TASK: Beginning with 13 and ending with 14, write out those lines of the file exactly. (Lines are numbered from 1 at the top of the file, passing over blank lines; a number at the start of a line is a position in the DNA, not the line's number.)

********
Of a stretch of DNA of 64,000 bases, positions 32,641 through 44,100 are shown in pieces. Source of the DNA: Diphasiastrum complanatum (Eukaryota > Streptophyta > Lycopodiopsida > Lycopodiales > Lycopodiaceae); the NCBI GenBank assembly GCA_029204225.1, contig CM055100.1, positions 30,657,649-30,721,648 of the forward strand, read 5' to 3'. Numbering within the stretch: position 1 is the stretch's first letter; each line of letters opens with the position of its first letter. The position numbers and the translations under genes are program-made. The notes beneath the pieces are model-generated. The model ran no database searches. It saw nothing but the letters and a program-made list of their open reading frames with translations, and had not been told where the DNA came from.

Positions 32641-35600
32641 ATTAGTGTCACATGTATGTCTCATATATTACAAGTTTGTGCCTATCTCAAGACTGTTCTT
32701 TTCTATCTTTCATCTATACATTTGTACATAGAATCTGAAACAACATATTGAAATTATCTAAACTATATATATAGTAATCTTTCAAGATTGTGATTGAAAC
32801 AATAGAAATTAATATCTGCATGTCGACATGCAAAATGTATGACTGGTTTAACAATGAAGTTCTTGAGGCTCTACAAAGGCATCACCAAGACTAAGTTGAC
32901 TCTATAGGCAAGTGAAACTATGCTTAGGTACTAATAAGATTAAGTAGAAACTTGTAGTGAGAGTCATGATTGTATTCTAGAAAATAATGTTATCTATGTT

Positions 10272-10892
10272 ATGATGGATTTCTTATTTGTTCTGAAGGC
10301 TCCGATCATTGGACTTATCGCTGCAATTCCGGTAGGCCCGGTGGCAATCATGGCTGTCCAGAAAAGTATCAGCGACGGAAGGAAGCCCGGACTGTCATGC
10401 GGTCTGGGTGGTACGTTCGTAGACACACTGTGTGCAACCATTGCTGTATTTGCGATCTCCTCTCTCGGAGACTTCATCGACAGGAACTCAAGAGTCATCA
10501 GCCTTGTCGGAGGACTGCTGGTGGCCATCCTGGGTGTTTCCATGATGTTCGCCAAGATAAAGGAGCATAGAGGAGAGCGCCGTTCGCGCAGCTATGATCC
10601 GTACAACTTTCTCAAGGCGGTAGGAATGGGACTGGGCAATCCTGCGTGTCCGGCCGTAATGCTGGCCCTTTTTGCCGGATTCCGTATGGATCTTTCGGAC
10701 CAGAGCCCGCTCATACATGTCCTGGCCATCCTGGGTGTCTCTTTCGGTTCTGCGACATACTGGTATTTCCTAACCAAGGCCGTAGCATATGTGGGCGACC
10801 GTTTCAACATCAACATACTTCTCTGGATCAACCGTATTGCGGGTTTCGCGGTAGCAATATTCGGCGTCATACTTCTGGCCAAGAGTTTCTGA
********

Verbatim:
10701 CAGAGCCCGCTCATACATGTCCTGGCCATCCTGGGTGTCTCTTTCGGTTCTGCGACATACTGGTATTTCCTAACCAAGGCCGTAGCATATGTGGGCGACC
10801 GTTTCAACATCAACATACTTCTCTGGATCAACCGTATTGCGGGTTTCGCGGTAGCAATATTCGGCGTCATACTTCTGGCCAAGAGTTTCTGA